In most cases, “best” can be a relative term… and will often depend on goals! This article will contain opinions only, so feel free to disagree. But in my opinion there are certain exercises that are more effective in hitting specific body parts, and some that aren’t that great at all!

One muscle group at a time I will go over my favorite exercise and explain why it is my favorite!

We will first be breaking down the back exercises into 4 different and smaller muscle groups - Rhomboids (shoulder blades/scaps), Lats, Lower Back, and Traps.

Rhomboids - Bent Over Barbell Rows

There are so many variations of rows that could be intertwined here to take the #1 spot, but my favorite is Bent Over Barbell Rows. Bent over with your upper body at about a 45 degree angle, you “row” the bar upward toward your mid-upper abdomen and squeeze as hard as you can with your rhomboids (shoulder blades/scaps) at the top. Keeping the shoulder blades squeezed you then lower the bar until your arms are straight and then can release the shoulder blade squeeze. Here’s why I like it:

  1. While this exercise does target the rhomboids, it also hits your low back/lats/and traps to a lesser extent. Essentially, it hits every single muscle group of the back!

  2. Using a barbell slightly beats dumbbell rows for me because you can not use the rotation of the body to get momentum and get the row up. This allows you to focus more directly on the shoulder blades and forces you to do a strict row.

  3. You can use a wide variety of different grips, all which will be effective at hitting the entire back. You can use overhand wide grip, overhand narrow grip, underhand narrow grip, underhand wide grip. Usually I recommend to go with what feels the most natural for people but also to go with the one that allows you to feel the rhomboids working the hardest!

Downsides: The bent over position is often hard for people to get into properly. You must maintain a neutral spine throughout the exercise. If you experience low back pain while attempting this exercise, it is usually due to not keeping the core tight and the neutral (straight) spine. Also if you are not careful, you will end up using momentum to fire the bar up to mid/upper abdomen. Make sure the back maintains the same angle throughout the exercise without using momentum from the lower back to get the weight started.

Runner-Up: My second favorite is the 3-Point Dumbbell Row. This is performed with one hand and one knee on the bench, while you row one dumbbell at a time. Sometimes performing a single arm row allows people to feel the squeeze better and really focus on the tempo and shoulder blade retraction. This was not my first choice only because the rotation at the mid-section is often the main mover rather than the rhomboids.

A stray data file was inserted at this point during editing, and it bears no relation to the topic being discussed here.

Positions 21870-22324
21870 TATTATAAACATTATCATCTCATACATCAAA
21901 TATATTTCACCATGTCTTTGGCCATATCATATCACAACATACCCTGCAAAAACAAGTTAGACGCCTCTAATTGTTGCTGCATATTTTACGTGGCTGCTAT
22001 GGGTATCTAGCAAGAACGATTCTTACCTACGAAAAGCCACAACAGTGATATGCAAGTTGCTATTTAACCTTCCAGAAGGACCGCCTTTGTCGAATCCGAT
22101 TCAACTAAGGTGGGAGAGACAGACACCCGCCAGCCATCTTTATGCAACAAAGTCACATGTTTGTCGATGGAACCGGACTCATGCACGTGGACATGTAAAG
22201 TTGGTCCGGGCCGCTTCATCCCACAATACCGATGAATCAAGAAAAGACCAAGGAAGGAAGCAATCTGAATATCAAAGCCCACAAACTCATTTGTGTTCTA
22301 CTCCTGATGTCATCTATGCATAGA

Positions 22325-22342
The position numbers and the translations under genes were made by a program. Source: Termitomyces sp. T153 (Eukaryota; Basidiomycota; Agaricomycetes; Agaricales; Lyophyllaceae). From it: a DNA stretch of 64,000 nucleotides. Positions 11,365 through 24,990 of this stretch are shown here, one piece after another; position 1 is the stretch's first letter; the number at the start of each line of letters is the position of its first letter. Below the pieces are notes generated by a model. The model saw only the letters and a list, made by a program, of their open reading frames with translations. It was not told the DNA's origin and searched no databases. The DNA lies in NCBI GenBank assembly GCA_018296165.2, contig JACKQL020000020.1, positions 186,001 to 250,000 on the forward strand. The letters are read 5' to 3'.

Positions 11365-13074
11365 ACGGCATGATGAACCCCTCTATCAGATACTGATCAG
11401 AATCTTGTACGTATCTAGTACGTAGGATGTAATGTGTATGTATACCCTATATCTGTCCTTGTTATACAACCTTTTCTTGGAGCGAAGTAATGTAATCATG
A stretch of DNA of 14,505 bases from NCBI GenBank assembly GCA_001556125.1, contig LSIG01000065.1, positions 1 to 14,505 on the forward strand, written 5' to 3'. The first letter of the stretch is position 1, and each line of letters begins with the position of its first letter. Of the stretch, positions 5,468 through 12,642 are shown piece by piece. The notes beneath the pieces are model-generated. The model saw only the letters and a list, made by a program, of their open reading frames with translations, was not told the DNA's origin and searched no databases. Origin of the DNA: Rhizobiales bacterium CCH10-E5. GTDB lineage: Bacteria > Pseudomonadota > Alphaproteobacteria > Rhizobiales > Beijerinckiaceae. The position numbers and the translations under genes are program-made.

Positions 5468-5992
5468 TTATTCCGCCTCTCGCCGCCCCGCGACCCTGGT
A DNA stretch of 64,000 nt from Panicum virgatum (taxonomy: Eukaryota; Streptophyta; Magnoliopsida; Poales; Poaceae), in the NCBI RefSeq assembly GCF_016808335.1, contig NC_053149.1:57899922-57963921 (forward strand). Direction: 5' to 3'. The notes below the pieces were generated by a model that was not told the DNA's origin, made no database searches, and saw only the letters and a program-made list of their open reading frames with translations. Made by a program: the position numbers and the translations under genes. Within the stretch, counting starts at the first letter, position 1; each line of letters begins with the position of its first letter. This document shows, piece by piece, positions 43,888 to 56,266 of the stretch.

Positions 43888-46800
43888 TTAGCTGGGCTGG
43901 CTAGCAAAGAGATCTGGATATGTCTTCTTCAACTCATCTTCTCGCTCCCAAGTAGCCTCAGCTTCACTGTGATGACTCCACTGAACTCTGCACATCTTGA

Lats - Wide Grip Pull-ups

In my opinion, nothing hits the lats as well as wide grip pull-ups… when done properly. Setting yourself up under the bar, you want your grip to be out wider than your shoulders. Without swinging, you want to pull yourself straight up to the bar. I like to tell people to hit their chin right on the bar for a full range of motion. Here’s why I like it best:

  1. You can’t help but use mainly your lats when performing this exercise correctly.

  2. You can easily modify the exercise by using bands and putting your feet/knees in them to make the exercise easier if you can’t yet do bodyweight pullups (which not many people can!)

  3. This exercise is often used as a “pillar of strength.” It would go in the same category as pushups when determining how strong someone might be. Bodyweight exercises are great to determine how strong someone is compared to their body weight.

Downsides: You’ll see this exercise performed wrong more times than right! It is very tough to learn the proper form and maintain it. People often swing out away from the bar then swing back in to get their whole head over the top, then that starts the legs swinging. You’ll need to focus VERY hard to not swing, and just pull straight up and down using the back/lats. This exercise is also just plain hard, and a lot of people will struggle at first even using resistance bands. It is important to realize that if you can not do pull-ups properly with the help from bands, you should be doing lat pulldowns on the machine or with bands until you can!

Runner-Ups: Machine lat pulldowns or band lat pulldowns. Both are excellent alternatives to the traditional exercise, and are especially beneficial for those people who are not ready for full pull-ups! You will need to still maintain proper form and make sure that you are not using momentum from the body to swing that bar/handles down toward you!

Low Back - Deadlifts (Either RDL’s or Conventional)

A lot of people consider deadlifts to be a lower body only exercise, but they really hit mostly your back (and some lower body as well! Hamstrings and Glutes mainly)! Your low back is the main mover on the deadlift, even more so on a Romanian Deadlift due to the angle of your back when you pick the weight up off the floor. In a conventional deadlift the angle of your upper body to lower body is bigger but you will still use your core (remember! Low back IS core!) big time. Here’s why I love the deadlift: